long-grain brown rice

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voj
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long-grain brown rice

Postby voj » Thu Jul 08, 2010 5:27 pm UTC

I'm trying to have a healthier diet, and I decided to stop eating white bread and white rice. So I went to the store and bought a bag of long-grain brown rice and prepared it last night using chicken broth instead of water. I followed the instructions on the back of the bag - basically, simmering the rice until all the liquid had soaked into it. Then I added peas to it.
The peas and the chicken broth probably saved it from tasting terrible, but the texture made it unpleasant to eat.

So my question is: What can I do to change the texture?
Can I fry it first or prepare it in a different way? I know next to nothing about cooking.
I was also thinking of spreading it over toast as a sandwich or adding chunks of chicken to it.

Also, what do you add to your rice for flavour?
RiceSides comes in a bag with a package of flavoring and vegetables already included. A bag of plain rice does not, and I have no idea what I'm doing.

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Re: long-grain brown rice

Postby Zohar » Thu Jul 08, 2010 8:01 pm UTC

I usually heat some oil, fry anything I want to add to the rice first (onion, garlic, shredded carrots, peppers etc.), add the rice, fry it for a minute or two, add 2.25 cups boiling water for every cup of rice, roughly a teaspoon of salt per cup of rice and other necessary condiments (it's supposed to taste like soup), bring to a boil, lower the heat, cover and let cook for about 30-40 minutes. I don't mind the texture myself...

You can also try slowly adding brown rice and reducing white rice until you're used to the texture - start with a quarter brown rice and three quarters plain white rice, then got half-and-half etc.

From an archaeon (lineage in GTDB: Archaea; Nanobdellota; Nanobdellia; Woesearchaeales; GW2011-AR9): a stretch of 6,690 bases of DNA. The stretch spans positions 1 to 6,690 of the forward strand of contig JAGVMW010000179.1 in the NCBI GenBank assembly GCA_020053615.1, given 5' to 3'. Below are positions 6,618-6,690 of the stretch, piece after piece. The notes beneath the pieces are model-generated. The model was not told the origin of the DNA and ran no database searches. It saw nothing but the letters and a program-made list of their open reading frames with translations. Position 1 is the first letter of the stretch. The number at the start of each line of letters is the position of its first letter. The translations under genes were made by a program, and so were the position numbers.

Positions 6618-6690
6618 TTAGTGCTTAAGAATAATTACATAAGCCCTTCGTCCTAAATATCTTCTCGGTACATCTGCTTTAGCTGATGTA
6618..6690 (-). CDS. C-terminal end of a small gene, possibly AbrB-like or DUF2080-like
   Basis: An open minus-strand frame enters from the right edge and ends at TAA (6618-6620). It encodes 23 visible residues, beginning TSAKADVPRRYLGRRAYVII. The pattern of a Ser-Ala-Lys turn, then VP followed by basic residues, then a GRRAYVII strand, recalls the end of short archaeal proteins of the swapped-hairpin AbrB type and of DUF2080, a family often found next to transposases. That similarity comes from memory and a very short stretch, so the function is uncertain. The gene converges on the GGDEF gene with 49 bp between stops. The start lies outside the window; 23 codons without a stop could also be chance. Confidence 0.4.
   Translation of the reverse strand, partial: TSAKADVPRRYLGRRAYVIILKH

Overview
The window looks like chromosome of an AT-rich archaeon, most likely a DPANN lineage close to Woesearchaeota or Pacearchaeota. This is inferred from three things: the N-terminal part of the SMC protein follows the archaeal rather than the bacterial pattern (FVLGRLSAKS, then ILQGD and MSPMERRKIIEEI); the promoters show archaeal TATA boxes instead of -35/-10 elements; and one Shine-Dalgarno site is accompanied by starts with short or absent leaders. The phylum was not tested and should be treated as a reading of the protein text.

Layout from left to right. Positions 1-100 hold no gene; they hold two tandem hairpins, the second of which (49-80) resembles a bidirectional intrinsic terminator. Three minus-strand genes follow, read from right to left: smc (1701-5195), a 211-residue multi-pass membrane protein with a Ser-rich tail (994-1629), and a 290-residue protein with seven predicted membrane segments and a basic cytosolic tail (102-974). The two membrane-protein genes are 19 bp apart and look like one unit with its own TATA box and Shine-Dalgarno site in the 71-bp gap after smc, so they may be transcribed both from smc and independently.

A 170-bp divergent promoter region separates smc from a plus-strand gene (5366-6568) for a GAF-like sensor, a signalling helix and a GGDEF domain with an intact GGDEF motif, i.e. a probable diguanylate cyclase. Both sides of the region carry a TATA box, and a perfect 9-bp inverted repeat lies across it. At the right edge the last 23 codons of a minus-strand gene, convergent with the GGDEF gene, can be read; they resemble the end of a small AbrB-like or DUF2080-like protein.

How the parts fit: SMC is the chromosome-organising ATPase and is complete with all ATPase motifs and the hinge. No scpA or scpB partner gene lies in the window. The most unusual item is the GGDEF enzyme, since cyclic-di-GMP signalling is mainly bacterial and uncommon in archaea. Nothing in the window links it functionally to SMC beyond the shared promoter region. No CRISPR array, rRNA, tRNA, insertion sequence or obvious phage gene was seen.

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Re: long-grain brown rice

Postby PAstrychef » Fri Jul 09, 2010 3:20 am UTC

Was the rice too hard or too soft? Not sticky enough? Brown rice has a tendency to explode its grains if ti's cooked too long. Many people have better luck by putting the rice and water into a pot and baking it at 350 for about 35 minutes.
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Re: long-grain brown rice

Postby Bakemaster » Fri Jul 09, 2010 3:54 am UTC

It could just be that you're having a hard time adjusting to brown rice after being used to white. Brown rice is quite a bit more hearty.

Basmati with wild rice mixed in is a nice, healthy combination. There are brown and white basmatis, but even the white basmati has been shown to have a lesser effect on blood sugar than other kinds of white rice. They grow basmati in the US now, but in my opinion, it's really worth looking for the big bags of imported basmati as the quality is superior. Something about the difference in climate, most likely. (Though this is if you want white basmati; I haven't seen brown basmati in any Indian groceries, though I admit I wasn't looking specifically for it.)
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Re: long-grain brown rice

Postby Telchar » Fri Jul 09, 2010 4:03 am UTC

You could also try cooking cajun or SE Asian that put less emphasis on the rice and more emphasis on the other ingredients to try and ease in.
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Re: long-grain brown rice